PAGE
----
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title:“John Dickinson to George Logan”
authors:John Dickinson
date written:1802-1-16

permanent link
to this version:
https://consource.org/document/john-dickinson-to-george-logan-1802-1-16/20130122082703/
last updated:Jan. 22, 2013, 8:27 a.m. UTC
retrieved:Oct. 18, 2019, 2:09 p.m. UTC

transcription
citation:
Dickinson, John. "Letter to George Logan." Supplement to Max Farrand's The Records of the Federal Convention of 1787. Ed. James H. Hutson. New Haven: Yale University Press, 1987. 300-02. Print.
manuscript
source:
Autograph Letter Signed, Historical Society of Pennsylvania

John Dickinson to George Logan (January 16, 1802)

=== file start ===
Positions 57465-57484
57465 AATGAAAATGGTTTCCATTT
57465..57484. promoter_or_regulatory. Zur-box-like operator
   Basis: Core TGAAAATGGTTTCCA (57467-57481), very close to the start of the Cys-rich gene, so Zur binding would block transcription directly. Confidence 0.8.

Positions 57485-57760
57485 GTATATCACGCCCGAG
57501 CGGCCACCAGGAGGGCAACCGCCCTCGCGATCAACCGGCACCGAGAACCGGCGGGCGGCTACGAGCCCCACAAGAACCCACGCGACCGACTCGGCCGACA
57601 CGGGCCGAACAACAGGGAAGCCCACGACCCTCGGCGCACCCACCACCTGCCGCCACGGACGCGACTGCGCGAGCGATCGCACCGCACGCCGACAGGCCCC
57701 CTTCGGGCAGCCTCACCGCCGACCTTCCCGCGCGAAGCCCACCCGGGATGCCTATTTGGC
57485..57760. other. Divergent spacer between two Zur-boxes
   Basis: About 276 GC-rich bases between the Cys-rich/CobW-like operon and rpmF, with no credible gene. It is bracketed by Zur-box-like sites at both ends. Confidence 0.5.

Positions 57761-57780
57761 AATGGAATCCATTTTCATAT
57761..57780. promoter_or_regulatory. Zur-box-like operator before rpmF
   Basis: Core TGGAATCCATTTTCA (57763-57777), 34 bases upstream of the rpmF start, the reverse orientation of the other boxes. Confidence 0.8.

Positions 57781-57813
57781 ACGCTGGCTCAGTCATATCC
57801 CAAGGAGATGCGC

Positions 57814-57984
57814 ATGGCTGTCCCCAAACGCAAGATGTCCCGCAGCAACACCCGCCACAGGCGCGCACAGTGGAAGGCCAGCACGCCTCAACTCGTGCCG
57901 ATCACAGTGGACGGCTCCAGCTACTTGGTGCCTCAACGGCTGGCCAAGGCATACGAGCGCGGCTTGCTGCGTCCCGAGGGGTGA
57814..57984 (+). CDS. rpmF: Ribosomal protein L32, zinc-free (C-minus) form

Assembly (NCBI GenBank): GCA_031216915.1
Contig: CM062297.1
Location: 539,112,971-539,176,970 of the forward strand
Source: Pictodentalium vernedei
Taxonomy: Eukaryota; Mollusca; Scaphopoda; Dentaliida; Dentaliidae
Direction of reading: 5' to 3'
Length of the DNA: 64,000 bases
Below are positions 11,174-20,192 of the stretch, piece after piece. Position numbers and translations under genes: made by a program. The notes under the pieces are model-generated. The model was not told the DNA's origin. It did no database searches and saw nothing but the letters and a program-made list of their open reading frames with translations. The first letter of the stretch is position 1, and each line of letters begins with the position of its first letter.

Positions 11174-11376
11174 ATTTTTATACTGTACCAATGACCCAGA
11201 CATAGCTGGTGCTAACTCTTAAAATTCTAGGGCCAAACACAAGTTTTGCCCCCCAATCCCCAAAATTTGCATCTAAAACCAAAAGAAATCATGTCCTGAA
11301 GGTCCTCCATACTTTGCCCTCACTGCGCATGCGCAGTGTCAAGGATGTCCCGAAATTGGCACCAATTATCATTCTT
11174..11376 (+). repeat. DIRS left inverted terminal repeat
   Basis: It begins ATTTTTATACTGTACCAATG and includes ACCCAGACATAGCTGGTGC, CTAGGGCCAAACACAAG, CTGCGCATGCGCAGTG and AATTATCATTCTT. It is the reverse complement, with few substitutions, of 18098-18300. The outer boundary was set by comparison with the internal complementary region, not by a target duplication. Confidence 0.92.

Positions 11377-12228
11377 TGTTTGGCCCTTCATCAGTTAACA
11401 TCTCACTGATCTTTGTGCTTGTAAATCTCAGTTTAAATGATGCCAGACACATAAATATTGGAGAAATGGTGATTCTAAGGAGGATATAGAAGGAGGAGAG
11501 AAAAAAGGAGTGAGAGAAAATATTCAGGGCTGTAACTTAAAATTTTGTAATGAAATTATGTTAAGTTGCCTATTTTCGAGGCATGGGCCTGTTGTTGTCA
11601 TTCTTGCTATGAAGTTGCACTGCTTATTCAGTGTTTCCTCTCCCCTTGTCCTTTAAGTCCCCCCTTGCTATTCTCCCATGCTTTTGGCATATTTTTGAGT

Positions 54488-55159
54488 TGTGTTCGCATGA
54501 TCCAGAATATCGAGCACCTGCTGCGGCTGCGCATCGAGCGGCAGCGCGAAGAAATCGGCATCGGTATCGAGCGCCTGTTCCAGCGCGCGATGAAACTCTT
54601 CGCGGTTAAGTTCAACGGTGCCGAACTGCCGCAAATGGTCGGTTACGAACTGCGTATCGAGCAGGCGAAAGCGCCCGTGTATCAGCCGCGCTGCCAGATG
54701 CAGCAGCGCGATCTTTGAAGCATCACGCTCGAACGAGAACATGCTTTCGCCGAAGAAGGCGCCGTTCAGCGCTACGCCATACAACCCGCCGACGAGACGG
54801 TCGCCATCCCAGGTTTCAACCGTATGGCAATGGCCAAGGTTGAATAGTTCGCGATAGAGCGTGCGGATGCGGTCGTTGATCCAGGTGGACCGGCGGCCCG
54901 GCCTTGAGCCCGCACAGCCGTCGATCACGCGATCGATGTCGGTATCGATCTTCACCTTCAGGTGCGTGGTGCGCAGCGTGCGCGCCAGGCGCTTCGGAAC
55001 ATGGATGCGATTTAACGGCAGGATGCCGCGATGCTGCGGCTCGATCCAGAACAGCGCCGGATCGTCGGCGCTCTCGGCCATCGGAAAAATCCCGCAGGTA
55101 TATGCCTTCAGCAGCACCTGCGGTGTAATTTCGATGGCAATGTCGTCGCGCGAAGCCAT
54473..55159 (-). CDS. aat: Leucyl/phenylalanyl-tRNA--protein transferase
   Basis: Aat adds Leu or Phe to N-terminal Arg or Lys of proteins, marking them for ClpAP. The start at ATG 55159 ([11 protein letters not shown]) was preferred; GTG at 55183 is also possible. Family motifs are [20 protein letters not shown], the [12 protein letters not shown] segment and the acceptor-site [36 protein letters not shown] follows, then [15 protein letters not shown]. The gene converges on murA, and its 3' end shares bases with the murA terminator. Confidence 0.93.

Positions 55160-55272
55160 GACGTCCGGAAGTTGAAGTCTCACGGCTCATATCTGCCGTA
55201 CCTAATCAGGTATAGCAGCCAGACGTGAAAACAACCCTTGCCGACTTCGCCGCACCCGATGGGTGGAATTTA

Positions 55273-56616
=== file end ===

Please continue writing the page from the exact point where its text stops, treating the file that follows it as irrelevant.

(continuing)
Wilmington the 16th of the 1st Month 1802 ... In the first section of the second Article it is said—"Each State shall appoint, in such Manner as the legislature thereof may direct, a Number of Electors equal to the whole Number of Senators and Representatives, to which the state may be entitled in the Congress" etc. After the word "Electors" should be inserted these words"to be chosen by the people," which will be agreeable to the true Meaning of the Constitution. This is manifest from a fair Interpretation of the whole Instrument by comparing the different parts and from the most reputable contemporary Exposition of it. As I was one of the Convention who framed the Constitution, I can affirm, that the Intention of that Assembly was that the Electors should be chosen by the People and not appointed by the Legislatures of the States.1 There was a Committee of one delegate from each state appointed by the Convention, to consider of and report the most adviseable Mode of chusing the President. I do not pretend to be exact as to words, as I write from Recollection. I was the Member from Delaware. One Morning the Committee met in the Library Room of the State House, and went upon the Business. I was much indisposed during the whole Time of the Convention. I did not come into the Committee till late, and found the members upon their Feet. When I came in, they were pleased to read to Me their Minutes, containing a Report to this purpose, if I remember rightly-that the President should be chosen by the Legislature. The particulars I forget. I observed, that the Powers which we had agreed to vest in the President, were so many and so great, that I did not think, the people would be willing to deposit them with him, unless they themselves would be more immediately concerned in his Election-that from what had passed in Convention respecting the Magnitude and accumulation of those powers, We might easily judge what Impressions might be made on the Public Mind, unfavorable to the Constitution We were framing-that if this single Article should be rejected, the whole would be lost, and the States would have to work to go over again under vast Disadvantages-that the only true and safe Principle on which these powers could be committed to an Individual, was-that he should be in a strict sense of the Expression, the Man of the People-besides, that an Election by the Legislature, would form an improper Dependence and Connection. Having thus expressed my sentiments, Governieur Morris immediately said—"Come, Gentlemen, let us sit down again, and converse further on this subject." We then all sat down, and after some conference, James Maddison took a Pen and Paper, and sketched out a Mode for Electing the President agreeable to the present provision. To this we assented and reported accordingly. These two Gentlemen, I dare say, recollect these Circumstances. The full Exercise of this momentous Right being positively secured to the People, by Terms that will admit of no Controvercy, it should be further provided, that the Electors of the President, should be chosen by those of the people in each State, who shall have the Qualifications requisite for Electors of the most numerous Branch of the State Legislature. Perhaps, it may also be adviseable, to provide for the Case of two or more persons voted for as Electors of the President having an Equality of Votes. I have a heartfelt Pleasure in trusting, that the practice of appointing the Electors of the President by the Legislature of any States, will be for ever abolished. Whatever advantages we Republicans derive at present from such a practise, which tho devised by our Opponents has, like all the rest of their Contrivances, turned against them, Yet—we ought with a Magnanimous Integrity to cast them away from us, and putting our Trust in Divine protection, with singleness of Heart, make Truth, Justice, and the Happiness of our Country, the only Objects of our political Attentions. . . . By the Constitution it was designed, that the President should entirely owe his Elevation to the will of the people directly declared through their Organs the Electors. This was a broad and solid Base for him to stand upon. There was no Cloud interposed between him and the people, to Obscure Objects. The electors having performed their ephemeral Duty, melt at once into the common Mass. No standing Body or Bodies whatever, can consider the President as their Creature, and an unbecoming Connection between him and the Legislatures of the several states is utterly prevented. The Constitution evidently contemplates a Repartition of Legislative, Executive, and Judicial Powers: But, what a strange Departure from this simple Principle appears, when we see the Legislatures of the several states creating the President of the Union-which they as absolutely do, by appointing his Electors, as if they themselves elected him and also creating the Senate vested with such large legislative, executive, and judicial Authority. They not specifying who is Voted for a President, and who is Vice President may cause Confusion....

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